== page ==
Mitchell, Patricia B., “Confederate Camp Cooking”. Mitchells Publications, Chatham, VA, 1991.
Mitchell, Sara E., “Southern Ladies’ Civil War & Antebellum Fashions, 1855 – 1865”. Mitchells Publications, Chatham, VA, 2005.
The Gahanna Historical Society, ‘History of Gahanna, including Mifflin & Jefferson Townships’. Godey’s Fashion Book
Leisch, Juanita, “Who Wore What? Women’s Wear 1861-1865”.
Varhola, Michael J., “Everyday life during the Civil War”.
Kuhn, Cheri, “News for Newbies, A Beginner’s Guide to Civil War
Alpheus S. Bloomfield, “The Bloomfield Letters”. The Ohio
Statehouse web site,
www.csrab.state.oh.us/. 1861-1864. A collection of letters
written by Mr.
Volo, James & Dorothy, “Daily Life in Civil War America”.
The Language of the Fan Brochure. Guyandotte, WV. 2007.
The Dance Card Brochure. Guyandotte, WV, 2007.
The Housewife Brochure. Reynoldsburg, OH. 2008.
Etiquette is defined as “the true aim of politeness is to make those with whom you associate as well satisfied with themselves as possible…it does whatever it can to accommodate their feelings and wishes in social interaction”.
The basic rules of propriety:
* A lady always graciously accepts a gentleman’s offer of assistance.
* A lady always wears gloves on the street, at church, and other formal occasions, except when drinking or eating.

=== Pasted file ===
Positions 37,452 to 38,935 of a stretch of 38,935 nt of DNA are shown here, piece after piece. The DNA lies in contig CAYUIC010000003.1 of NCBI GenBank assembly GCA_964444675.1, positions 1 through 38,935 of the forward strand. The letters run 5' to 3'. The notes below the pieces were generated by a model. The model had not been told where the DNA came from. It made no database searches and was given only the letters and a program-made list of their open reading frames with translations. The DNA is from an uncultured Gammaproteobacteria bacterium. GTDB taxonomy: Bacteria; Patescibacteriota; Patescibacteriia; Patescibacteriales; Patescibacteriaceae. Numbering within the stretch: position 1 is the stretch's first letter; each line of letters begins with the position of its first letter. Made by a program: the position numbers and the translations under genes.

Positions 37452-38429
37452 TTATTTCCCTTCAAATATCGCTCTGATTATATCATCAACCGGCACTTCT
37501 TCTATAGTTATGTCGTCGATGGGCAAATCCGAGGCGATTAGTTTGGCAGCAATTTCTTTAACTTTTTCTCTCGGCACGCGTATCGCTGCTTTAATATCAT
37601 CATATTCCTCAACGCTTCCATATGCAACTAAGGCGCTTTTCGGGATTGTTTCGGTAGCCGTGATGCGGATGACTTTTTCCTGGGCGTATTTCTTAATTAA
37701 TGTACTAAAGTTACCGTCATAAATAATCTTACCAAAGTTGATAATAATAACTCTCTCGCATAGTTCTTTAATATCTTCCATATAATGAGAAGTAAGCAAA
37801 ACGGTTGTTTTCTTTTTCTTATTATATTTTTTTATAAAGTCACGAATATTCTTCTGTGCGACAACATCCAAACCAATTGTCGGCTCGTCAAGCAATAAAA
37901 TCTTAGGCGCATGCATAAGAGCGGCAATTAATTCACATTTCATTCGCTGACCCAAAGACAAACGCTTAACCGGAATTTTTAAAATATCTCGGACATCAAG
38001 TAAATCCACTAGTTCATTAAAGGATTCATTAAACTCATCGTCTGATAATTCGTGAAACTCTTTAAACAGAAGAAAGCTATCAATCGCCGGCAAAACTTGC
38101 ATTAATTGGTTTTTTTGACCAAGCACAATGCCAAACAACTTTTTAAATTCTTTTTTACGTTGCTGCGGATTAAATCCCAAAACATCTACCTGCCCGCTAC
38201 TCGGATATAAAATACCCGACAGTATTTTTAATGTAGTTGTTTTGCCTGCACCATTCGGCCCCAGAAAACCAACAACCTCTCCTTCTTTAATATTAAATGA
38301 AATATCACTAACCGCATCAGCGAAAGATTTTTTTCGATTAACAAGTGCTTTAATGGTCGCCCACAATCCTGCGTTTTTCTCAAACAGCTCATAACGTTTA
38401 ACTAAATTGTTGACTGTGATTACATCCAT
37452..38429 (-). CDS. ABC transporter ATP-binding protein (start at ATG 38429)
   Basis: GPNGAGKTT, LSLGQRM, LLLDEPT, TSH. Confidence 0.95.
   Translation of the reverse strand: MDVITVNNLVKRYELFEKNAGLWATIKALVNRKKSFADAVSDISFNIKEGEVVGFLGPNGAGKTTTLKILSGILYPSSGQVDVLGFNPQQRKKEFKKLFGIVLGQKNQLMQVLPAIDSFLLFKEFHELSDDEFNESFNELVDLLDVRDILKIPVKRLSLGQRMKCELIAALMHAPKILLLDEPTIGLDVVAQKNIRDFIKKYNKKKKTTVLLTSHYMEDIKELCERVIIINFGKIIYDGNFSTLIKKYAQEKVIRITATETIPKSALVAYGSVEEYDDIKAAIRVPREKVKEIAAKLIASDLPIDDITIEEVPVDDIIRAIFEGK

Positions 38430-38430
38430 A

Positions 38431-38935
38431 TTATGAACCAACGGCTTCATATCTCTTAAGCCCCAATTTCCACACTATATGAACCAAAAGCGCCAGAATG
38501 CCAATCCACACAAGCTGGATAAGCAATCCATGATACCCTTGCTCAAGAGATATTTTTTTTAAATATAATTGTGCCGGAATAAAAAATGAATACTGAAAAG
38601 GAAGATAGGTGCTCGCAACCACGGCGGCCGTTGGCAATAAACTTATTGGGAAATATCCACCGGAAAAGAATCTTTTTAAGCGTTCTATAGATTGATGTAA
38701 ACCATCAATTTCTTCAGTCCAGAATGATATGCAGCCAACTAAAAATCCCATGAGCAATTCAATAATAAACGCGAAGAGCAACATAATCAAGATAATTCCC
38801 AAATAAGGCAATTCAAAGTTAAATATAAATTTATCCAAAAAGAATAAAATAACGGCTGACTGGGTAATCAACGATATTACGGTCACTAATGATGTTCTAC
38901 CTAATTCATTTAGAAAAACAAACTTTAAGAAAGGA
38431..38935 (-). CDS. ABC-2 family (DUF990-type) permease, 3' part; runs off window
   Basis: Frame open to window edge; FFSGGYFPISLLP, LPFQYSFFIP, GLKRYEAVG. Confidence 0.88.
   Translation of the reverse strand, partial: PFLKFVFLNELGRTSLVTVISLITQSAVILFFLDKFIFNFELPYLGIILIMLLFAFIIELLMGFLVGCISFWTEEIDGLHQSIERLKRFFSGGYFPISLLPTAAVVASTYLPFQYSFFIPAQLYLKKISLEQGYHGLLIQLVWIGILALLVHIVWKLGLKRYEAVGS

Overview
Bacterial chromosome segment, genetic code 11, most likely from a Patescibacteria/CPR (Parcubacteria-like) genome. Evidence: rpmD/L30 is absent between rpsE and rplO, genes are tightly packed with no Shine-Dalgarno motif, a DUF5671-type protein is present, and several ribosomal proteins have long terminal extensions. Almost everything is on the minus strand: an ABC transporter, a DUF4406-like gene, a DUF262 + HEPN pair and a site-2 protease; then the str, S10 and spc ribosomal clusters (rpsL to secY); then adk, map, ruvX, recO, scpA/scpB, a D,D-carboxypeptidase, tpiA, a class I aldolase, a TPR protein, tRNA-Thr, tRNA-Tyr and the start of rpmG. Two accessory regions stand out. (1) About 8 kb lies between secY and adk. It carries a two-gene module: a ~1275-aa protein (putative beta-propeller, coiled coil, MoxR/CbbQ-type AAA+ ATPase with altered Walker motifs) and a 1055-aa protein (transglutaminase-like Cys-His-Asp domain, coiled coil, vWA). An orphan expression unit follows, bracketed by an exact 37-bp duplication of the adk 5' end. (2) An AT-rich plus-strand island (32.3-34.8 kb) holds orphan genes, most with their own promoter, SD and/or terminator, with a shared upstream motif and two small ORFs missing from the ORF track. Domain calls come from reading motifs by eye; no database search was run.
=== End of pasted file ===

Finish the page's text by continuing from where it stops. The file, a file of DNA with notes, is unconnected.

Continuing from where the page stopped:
* A lady always walks in small gliding steps in a measured gait.
* A lady is always punctual.
* A lady is always pleasant and courteous.
* A lady speaks in a pleasant tone of voice.
* A lady always says ‘Please’ and ‘Thank you’.
* A lady is schooled in the art of conservation. She knows the four basic concepts; Compliment others, ask after others, use only positive words and comments, smile and pay attention.
* A lady never refers to another adult by his or her first name in public.
* A lady never grabs her hoops or lifts her skirts higher than is absolutely necessary to maneuver. She may lift her skirt with one hand holding the folds and draws them to the right.
* A lady never sits with her legs crossed. Ankles may be crossed if necessary for comfort.
* A lady never serves herself from a buffet line. She informs her dinner partner of her wishes and he brings her plate to her.
* A lady never overdresses. Morning wear should be a simple, inexpensive fabric in a solid color, no large amounts of jewelry. A day dress is plainer and simple. Visiting dresses should be a richer texture and of a more subdued color. Low necklines should be reserved for dinner by candlelight.
* A lady never shows vanity, conceit, arrogance, or hauteur.
* A lady has learned to govern herself and be gentle and patient.
* A lady never speaks or acts in anger.
* A lady avoids meddlers and talebearers whenever it is politely possible.
* A lady never looks back at anyone on the street or turns to stare in public.
* A lady never offers her hand when introduced to a gentleman. She should bow slightly and say something like, “I am happy to make your acquaintance”.
* When paying a visit to another lady, the visit should be brief, no more than 30 minutes.
* A lady should never remove her shawl or bonnet unless in the presence of a particularly good friend.
In the Civil War era, ladies are educated in the social rules and expectations of a Lady from childhood.
From “News for Newbies, A Beginner’s Guide to Civil War Reenacting For The Ladies!”, by Cheri Kuhn.